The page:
The area behind it has two 10' x 10' doors on the side with some windows at the rear. I thought about putting some gravel in there so I could drive on it and use it for vehicle and equipment storage. I at least want to put some stone over the exposed rebar ends for safety.

The 30' x 80' section has a 10' wide concrete drive running from 10' x 10' doors front and rear with 10' deep stalls on either side. I have no idea what I might eventually do with that area. Again, I'm open to ideas. ;o)

-- Gary in Indiana (gk6854@aol.com), October 18, 2001.

I would not use any footer. Have a good base to pour on. Drainage so soil under slab stays dry. Use welded wire mesh or no steel at all. If the soil below slab does not move the slab will not break. Get a good dry mix and cure it properly. If driving heavy vehicles on it go 5 inch thick. If you expand slab drill holes every foot and add rebar then. You could make a water oil separator out of 50 gal. plastic drum. Water flows out oil stays in. If you wash floors with soap, oil and water might mix allowing some oil into environment. Might have to pump separator out every 5 or 10 years.

-- ed (edfrhes@aol.com), October 18, 2001.

If you want a little extra strength along the edges of the slab, just make it thicker. Unless you are driving heavy equipment on the slab, you generally don't need reinforcing. I use old wire mesh fencing to reinforce slabs.

As for drains, it sounds like what you need is an oil/water separator (OWS). You can fabricate one yourself or spend some bucks on a unit at a concrete/pipe supply yard where the contractors and road builders shop. In their simplest form, an OWS can be nothing more than a concrete or plastic catch basin with a 90 degree downward facing elbow on the outfall pipe. Run your floor drains into the catch basin. When the basin fills with water, gas and oil will float on top. The elbow, pointing down, is submerged and the gas/oil is prevented from flowing out. Only the (relatively clean) water will flow out the elbow. The basin should be cast as a single unit so there are no seams for water to seep out from and the pipes should be well grouted to seal up the cracks. There should be about two feet of storage below the pipes. You will need to periodically clean sediment from the bottom and skim the oily gunk off the top for proper disposal. For extra treatment, run your outfall pipe into a grass lined swale. Line the swale with a clay base soil to limit the rate of absorption and build it with a very slight slope and shallow sides. Make it at least 50 feet long. Plant grass in the swale. As the dirty water flows through the swale, it will be biologically filtered before it gets into the ground water. This is a standard water quality treatment method required by counties and cities for new development to treat storm water runoff from roads and parking lots. The fancy name for it is "Bio-Filtration". You can probably find construction details at your local county building department.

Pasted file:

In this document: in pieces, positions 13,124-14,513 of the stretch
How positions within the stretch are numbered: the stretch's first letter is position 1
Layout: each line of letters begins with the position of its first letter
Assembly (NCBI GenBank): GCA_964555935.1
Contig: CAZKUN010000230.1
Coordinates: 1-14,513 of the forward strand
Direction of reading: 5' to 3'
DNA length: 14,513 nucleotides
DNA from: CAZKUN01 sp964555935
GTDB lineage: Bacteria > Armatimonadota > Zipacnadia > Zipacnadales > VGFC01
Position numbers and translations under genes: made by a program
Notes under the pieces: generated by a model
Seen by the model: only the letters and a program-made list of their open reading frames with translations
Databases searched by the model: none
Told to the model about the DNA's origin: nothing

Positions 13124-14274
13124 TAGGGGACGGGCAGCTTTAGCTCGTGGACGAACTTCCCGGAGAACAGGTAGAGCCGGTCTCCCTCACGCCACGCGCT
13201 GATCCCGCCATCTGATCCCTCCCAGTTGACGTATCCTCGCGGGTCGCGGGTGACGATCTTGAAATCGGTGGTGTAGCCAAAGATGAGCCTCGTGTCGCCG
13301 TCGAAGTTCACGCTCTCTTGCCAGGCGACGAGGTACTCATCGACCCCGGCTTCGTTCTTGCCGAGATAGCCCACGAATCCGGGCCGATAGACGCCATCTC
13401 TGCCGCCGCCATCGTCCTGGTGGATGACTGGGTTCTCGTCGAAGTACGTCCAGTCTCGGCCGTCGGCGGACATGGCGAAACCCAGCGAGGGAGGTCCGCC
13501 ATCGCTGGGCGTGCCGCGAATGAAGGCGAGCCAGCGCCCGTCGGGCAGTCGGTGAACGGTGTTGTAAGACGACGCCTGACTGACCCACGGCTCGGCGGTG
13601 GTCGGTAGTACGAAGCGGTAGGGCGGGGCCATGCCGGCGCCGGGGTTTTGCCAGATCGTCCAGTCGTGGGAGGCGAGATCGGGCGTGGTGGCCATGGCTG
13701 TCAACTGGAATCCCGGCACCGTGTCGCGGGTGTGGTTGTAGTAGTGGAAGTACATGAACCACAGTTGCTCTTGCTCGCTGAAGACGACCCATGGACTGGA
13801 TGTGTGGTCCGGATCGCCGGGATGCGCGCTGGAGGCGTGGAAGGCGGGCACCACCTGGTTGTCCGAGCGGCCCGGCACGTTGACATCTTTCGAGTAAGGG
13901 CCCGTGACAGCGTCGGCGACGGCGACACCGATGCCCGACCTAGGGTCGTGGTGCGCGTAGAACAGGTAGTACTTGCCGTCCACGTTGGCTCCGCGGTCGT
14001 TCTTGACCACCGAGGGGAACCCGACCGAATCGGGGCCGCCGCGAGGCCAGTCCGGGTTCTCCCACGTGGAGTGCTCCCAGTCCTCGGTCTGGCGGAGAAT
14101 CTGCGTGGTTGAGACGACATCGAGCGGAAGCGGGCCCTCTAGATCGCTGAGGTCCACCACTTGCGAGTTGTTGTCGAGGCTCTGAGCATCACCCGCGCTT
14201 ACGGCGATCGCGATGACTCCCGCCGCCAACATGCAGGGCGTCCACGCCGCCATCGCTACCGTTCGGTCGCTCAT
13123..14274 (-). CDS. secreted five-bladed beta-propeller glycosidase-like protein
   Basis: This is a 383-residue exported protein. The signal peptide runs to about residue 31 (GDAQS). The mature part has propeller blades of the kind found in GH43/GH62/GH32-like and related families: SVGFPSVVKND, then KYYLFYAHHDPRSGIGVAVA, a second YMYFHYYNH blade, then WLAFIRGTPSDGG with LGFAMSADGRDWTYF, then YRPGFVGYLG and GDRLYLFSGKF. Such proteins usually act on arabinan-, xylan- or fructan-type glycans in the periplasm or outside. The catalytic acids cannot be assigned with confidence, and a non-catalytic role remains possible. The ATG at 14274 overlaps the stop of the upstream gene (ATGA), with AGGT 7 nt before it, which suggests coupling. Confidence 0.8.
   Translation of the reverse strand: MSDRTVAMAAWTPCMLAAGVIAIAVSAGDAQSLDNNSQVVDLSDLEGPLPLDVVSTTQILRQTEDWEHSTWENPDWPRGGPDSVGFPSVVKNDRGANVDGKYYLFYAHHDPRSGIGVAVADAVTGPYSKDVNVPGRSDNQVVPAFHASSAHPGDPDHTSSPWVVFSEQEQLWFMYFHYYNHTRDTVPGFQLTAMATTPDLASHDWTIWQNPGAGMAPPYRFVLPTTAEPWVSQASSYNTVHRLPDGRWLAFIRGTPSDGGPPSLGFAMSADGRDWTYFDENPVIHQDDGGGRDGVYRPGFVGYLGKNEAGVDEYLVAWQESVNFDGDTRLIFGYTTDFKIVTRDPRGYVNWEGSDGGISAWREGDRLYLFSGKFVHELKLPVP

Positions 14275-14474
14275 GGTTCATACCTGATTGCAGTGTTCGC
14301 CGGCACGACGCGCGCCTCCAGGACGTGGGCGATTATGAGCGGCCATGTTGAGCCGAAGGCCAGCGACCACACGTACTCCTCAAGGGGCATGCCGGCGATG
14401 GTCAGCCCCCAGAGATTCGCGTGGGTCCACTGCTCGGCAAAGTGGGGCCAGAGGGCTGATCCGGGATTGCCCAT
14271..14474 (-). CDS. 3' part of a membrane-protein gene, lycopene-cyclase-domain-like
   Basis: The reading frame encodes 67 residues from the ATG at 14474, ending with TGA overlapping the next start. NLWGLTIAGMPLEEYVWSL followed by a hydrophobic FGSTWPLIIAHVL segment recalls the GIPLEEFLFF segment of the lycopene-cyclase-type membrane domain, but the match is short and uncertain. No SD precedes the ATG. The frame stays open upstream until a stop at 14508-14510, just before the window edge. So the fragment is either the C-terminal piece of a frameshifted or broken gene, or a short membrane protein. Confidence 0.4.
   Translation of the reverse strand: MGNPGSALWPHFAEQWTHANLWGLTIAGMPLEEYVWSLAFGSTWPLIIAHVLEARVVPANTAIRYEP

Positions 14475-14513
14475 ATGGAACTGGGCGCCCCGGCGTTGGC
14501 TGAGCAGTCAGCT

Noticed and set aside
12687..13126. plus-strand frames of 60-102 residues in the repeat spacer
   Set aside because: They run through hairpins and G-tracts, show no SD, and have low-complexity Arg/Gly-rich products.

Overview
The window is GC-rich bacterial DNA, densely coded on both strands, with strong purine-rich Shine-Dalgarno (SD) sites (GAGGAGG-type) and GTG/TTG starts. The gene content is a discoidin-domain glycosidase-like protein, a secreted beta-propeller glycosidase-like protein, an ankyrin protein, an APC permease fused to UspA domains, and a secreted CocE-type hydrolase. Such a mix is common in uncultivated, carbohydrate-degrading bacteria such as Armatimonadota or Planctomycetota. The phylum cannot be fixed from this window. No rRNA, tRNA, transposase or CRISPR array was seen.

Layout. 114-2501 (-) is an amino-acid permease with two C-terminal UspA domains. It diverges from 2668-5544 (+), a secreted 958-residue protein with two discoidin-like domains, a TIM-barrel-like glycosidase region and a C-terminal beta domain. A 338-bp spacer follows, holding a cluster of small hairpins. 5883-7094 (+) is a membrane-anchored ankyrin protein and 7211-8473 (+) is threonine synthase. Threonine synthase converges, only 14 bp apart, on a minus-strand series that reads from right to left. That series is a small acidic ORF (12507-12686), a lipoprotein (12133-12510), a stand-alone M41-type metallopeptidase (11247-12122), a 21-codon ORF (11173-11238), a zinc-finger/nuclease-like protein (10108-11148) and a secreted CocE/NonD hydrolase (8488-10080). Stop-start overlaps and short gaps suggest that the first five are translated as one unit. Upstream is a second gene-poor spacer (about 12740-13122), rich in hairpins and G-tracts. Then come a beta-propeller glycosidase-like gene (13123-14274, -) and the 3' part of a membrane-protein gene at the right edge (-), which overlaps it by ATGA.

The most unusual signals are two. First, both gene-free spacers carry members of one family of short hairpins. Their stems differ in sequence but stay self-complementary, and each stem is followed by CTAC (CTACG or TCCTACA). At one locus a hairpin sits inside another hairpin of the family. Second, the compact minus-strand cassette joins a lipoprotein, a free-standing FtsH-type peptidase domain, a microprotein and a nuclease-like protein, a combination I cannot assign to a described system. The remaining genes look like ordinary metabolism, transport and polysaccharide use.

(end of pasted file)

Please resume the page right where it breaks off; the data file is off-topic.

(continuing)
-- Skip in Western WA (sundaycreek@gnrac.net), October 18, 2001.